Bella La Crema is a tiny place with a handful of tables that has a huge takeout and online business. But it’s also becoming a foodie daytrip destination. Strecker’s handwritten paper menu each day features simple, French-inspired breakfast and lunch and dishes including pastries, quiche, French onion soup, buttermilk waffles and a breakfast soufflé.
Customers use the compound butter to scramble eggs, sauté vegetables and gnocchi, and to top grilled chicken, steaks and fish. Strecker also makes ghee (clarified butter) and an exquisite dessert sauce of brown butter ghee, sugar and vanilla bean. “I store gallons of frozen buttermilk to make cornbread and marinate chicken. People who grew up drinking it drive a long way to pick up real buttermilk,” she says.
The butter business is getting big. Strecker and crew have been churning 230 pounds of milk at a time, but she says she just bought an even bigger churner to help meet demand.
Evidence of butter’s revival can be seen at restaurants like Chimera, where lobster is butter-poached before topping ramen. At Beleza Coffee Bar, Keto fans look for “bullet-proof” butter-topped coffee. You can find high butterfat French and Irish butters, rolled butters and organic cultured butter on the shelf. Boulder’s Fireworks Finishing butters and Denver’s chef-run Epicurean make first class butters popular for professionals. But only Bella La Crema makes it from scratch.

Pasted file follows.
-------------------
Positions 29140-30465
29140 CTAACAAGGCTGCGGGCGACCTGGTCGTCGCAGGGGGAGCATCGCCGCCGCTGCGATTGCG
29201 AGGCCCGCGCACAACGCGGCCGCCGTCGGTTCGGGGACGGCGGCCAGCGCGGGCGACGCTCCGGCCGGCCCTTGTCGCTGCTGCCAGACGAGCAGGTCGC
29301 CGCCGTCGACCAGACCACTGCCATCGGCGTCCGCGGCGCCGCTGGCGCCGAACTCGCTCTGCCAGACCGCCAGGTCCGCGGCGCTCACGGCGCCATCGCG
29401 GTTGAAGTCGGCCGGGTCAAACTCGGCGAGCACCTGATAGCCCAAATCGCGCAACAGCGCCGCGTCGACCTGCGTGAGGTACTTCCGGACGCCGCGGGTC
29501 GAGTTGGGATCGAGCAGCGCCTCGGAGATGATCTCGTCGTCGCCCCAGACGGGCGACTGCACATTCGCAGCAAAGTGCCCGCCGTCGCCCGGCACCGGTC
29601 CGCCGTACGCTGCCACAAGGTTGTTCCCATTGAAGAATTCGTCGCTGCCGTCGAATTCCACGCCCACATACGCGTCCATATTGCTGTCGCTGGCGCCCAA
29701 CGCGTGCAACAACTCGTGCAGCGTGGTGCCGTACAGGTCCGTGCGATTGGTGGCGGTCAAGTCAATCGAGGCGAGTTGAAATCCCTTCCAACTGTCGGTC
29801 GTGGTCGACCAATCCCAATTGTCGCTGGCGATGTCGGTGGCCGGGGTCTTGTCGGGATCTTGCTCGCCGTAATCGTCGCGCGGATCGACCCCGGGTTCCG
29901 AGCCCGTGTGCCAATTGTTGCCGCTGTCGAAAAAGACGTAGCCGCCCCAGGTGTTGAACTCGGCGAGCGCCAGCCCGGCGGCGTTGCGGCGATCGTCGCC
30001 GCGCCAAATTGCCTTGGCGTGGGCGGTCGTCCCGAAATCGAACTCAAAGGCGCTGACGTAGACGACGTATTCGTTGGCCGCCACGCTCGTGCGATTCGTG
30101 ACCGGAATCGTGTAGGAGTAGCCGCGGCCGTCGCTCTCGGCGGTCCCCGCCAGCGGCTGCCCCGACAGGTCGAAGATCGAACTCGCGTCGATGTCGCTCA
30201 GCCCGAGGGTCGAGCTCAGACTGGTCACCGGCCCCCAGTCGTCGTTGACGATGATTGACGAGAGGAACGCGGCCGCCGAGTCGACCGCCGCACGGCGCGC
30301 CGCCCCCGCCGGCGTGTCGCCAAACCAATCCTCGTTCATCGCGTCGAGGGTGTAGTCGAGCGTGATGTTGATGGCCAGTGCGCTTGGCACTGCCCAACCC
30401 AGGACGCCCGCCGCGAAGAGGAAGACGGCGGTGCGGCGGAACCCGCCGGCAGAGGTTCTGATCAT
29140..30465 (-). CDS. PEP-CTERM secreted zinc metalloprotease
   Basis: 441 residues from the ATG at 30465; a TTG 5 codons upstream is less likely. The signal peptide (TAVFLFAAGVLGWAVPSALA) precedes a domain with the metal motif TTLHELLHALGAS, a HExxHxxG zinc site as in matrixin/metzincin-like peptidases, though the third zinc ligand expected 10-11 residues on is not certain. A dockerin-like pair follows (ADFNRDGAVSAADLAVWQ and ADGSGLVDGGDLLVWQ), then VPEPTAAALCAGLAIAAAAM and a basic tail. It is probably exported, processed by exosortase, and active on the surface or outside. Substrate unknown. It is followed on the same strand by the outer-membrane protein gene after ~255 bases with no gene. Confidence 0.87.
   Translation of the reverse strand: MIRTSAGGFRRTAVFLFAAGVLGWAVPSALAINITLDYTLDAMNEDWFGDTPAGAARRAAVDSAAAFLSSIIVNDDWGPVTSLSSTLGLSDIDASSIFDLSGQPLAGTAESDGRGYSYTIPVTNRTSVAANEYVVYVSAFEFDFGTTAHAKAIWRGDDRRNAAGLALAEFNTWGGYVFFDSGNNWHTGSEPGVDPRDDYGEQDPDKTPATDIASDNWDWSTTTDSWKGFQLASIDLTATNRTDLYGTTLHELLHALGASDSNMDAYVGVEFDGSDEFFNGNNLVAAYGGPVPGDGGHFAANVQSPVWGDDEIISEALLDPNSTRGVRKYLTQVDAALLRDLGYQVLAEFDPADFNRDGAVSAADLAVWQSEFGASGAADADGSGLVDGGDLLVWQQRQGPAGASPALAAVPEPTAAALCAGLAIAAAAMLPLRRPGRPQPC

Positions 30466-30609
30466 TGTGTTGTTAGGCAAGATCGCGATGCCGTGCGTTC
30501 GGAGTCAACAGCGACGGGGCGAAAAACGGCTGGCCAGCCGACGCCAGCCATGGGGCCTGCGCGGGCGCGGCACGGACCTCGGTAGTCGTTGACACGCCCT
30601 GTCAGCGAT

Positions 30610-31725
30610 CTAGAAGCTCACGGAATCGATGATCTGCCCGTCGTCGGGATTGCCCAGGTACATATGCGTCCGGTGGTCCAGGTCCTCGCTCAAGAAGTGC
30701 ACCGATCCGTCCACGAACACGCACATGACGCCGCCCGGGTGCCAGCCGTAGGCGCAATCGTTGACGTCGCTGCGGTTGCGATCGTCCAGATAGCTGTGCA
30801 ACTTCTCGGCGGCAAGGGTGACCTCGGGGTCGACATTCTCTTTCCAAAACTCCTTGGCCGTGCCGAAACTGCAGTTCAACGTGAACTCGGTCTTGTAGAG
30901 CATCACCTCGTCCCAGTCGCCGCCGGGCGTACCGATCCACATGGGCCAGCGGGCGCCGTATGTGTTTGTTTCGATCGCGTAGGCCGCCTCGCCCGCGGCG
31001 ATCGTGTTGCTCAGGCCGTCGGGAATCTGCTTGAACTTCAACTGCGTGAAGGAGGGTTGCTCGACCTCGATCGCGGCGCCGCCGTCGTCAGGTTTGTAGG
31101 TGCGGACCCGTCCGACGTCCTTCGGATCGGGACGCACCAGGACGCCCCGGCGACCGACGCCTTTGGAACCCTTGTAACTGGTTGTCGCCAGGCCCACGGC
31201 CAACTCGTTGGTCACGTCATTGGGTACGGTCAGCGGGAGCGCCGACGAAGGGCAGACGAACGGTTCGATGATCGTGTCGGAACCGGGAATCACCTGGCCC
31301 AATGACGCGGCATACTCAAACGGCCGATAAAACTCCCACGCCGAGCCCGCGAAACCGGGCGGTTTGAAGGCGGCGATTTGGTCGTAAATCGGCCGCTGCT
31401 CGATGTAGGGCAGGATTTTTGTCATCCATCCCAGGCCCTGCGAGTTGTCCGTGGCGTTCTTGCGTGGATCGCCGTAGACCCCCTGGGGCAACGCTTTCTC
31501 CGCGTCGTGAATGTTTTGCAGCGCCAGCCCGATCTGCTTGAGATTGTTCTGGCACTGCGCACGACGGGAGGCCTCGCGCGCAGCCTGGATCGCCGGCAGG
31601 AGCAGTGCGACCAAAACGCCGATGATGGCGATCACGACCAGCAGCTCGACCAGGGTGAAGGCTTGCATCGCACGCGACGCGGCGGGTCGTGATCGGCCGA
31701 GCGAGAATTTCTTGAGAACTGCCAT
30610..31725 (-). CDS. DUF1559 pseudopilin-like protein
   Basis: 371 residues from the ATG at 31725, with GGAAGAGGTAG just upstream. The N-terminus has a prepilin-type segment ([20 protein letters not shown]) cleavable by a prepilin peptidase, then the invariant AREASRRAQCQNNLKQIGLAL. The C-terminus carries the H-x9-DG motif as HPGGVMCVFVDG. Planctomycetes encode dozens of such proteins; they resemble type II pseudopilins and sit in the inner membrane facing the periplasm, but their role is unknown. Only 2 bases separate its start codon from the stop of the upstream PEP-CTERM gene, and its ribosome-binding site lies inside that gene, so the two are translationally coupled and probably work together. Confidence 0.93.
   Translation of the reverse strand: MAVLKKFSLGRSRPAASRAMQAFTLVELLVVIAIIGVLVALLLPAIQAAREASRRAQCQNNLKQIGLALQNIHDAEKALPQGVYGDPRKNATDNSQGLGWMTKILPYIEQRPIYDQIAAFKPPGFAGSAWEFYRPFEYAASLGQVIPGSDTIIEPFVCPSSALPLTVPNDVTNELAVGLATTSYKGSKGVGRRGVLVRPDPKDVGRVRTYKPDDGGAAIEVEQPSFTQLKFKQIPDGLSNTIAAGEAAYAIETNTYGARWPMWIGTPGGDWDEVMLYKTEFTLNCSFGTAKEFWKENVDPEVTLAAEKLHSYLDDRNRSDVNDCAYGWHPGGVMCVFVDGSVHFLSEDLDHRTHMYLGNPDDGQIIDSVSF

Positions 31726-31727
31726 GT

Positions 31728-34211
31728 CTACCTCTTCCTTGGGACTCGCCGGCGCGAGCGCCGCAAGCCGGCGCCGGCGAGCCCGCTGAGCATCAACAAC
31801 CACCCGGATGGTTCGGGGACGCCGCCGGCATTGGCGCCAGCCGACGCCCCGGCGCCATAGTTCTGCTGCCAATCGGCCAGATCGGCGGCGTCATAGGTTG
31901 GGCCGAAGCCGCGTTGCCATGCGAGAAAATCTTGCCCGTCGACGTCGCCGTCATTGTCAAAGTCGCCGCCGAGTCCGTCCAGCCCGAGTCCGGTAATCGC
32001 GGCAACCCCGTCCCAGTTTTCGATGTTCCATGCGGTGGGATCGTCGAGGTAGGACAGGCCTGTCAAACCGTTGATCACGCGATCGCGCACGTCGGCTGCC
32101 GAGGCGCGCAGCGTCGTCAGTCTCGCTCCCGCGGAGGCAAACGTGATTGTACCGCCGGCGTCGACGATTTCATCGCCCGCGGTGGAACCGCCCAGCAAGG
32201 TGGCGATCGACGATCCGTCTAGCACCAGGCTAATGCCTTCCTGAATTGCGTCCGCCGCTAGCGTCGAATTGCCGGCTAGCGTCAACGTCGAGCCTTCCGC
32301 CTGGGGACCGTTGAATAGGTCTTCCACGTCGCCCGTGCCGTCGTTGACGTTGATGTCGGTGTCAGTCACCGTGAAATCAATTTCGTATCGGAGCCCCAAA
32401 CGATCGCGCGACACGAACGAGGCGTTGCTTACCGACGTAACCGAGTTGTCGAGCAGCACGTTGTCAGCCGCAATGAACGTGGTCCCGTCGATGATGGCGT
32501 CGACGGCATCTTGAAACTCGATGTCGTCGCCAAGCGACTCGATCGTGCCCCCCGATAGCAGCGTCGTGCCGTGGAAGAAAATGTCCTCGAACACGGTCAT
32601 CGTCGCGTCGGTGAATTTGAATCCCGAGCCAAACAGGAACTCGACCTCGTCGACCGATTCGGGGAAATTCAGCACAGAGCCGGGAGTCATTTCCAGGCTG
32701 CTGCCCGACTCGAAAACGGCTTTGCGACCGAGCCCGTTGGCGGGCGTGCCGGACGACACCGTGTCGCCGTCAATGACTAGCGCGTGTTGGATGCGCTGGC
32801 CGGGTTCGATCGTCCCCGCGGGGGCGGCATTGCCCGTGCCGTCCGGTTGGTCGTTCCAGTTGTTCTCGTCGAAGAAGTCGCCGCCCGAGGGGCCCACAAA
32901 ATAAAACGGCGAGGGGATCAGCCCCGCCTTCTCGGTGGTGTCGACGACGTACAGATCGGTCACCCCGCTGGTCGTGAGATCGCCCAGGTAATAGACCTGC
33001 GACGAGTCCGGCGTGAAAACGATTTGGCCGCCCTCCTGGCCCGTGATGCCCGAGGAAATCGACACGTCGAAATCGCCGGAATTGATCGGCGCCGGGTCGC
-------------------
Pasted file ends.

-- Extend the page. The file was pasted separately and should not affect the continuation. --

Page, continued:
Local Food News
Denver’s award-winning Rosenberg’s Bagels & Delicatessen will open soon at 1089 13th St. (formerly Rose Hill Wine & Spirits). It will serve breakfast and lunch before becoming Rosenberg’s After Dark at 5 p.m., and serving other specialties. It’s the latest outpost in New Jersey native (and CU grad) Joshua Pollack’s mini empire of East Coast-inspired fooderies along the Front Range.
This summer the Vegan Fusion Culinary Academy will open in Boulder offering courses for professionals and home cooks. Founded by award-winning chef Mark Reinfeld, a pioneer in the plant-based culinary world, the academy is “one of the first professional cooking schools in the world dedicated to classic and cutting-edge vegan and raw cuisine while building a thriving vegan community.” Evening classes, 1-3 day workshops and 5-10 day immersions will be available. veganfusionculinaryacademy.com.
Avanti Food & Beverage, a food hall opening in late spring in the old Cheesecake Factory building on Pearl Street, announced three of its first six tenants: Rye Society, a neighborhood delicatessen offering gourmet, made-from-scratch Jewish cuisine from Boulder native Jerrod Rosen; New Yorkese, a pizza concept from OAK’s Steve Redzikowski that put the emphasis on a blistered, chewy crust; and Rooted Craft American Kitchen, an upscale fast casual restaurant headed up by Nicholas Kayser.
Words to Chew On
“It can be exhausting eating a meal cooked by a man. With a woman, it’s, Ho hum, pass the beans. A guy? You have to act like he just built the Taj Mahal.” — Deb Caletti, The Queen of Everything
John Lehndorff hosts Radio Nibbles on KGNU (kgnu.org). Comments: firstname.lastname@example.org